Lesson 1: Be flexible when it comes to your audience, but stay true to your own style
As an orator, there’s nothing worse than experiencing an audience that doesn’t engage with you. Grabbing everyone’s attention and maintaining an engaged crowd while you communicate the purpose of your speech is what every public speaker is aiming for, but only a few manage to achieve. So what is it that makes the difference?
According to Aristotle, every speech requires its own rhetorical style. Meaning that you have to design it specifically for your audience. To do that, you have to choose your own method of persuasion, whether it is ethos, pathos, or logos, and explore the persuasive aspect of a circumstance.
Ethos is authoritative, pathos is emotional, and logos is rational, based on an argumentative point of view. The latter is the most persuasive of them all, because it has truth and virtue at its base. Pathos is considered sneaky and deceitful, as it manipulates your audience with emotions, rather than convincing it through facts.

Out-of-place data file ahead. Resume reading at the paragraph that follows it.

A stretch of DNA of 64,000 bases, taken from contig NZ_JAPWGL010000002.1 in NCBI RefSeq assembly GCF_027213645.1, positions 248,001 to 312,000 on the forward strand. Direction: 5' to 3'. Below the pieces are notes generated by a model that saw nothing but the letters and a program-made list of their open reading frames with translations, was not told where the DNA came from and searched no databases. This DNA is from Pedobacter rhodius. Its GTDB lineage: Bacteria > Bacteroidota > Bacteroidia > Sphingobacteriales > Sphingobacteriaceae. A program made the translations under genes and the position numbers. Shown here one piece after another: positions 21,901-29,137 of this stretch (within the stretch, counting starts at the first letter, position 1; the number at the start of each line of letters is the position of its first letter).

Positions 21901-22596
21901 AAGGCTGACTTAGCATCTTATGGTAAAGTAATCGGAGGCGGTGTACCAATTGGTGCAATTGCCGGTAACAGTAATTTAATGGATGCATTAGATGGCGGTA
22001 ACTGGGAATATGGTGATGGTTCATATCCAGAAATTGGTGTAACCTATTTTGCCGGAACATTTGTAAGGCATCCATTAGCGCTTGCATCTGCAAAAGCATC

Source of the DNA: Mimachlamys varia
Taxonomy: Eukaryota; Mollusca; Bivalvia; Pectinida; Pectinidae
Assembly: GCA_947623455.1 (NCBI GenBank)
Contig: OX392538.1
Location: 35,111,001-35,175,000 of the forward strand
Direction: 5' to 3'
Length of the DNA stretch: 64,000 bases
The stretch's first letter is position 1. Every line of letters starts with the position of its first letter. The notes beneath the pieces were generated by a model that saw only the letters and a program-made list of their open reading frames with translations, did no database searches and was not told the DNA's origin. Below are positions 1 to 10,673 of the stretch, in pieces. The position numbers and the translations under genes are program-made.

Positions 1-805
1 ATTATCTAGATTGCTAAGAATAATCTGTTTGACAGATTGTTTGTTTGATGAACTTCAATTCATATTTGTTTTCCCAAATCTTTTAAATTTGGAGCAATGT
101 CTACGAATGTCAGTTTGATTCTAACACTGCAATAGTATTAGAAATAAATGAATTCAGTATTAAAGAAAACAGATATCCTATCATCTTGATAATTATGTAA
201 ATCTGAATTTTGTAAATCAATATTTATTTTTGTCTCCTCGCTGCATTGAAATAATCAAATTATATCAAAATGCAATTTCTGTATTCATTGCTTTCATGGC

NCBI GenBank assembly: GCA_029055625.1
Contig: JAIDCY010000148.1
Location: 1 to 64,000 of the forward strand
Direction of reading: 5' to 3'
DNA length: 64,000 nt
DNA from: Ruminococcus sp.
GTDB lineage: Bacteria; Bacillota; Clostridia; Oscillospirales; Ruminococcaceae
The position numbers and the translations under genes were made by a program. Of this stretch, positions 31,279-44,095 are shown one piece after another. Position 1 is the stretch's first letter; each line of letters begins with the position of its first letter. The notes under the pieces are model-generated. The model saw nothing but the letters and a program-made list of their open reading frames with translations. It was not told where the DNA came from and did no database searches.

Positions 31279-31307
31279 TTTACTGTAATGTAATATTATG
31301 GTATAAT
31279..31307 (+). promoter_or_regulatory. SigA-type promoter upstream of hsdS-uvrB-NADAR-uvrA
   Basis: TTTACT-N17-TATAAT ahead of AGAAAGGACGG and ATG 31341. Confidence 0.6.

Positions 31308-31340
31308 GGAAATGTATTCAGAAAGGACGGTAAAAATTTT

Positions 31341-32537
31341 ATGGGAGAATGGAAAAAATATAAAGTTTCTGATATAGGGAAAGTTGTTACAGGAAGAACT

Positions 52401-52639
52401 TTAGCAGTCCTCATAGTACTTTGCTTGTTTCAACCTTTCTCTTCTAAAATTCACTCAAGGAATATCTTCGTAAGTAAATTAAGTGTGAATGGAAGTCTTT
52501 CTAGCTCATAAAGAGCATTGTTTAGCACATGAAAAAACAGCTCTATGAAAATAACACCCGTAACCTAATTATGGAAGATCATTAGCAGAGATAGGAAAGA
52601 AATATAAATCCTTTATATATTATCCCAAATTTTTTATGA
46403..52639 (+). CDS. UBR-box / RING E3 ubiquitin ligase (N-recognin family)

Therefore, you should opt for using logos in your public speeches, as this method of persuasion is truthful. Therefore, it makes your audience believe in you and consider you a reliable source of information. It also works best on any type of crowd, as it is based on objective facts, rather than subjective emotions.
Lesson 2: Intelligence, strong character, and goodwill are essential when it comes to making your audience trust you
Focusing on ethos and logos will make your audience perceive you as a trustworthy source of information. To do that, you have to stay true to your character and build on it during your speech. Make sure to present yourself as an experienced individual to seem reliable and professional.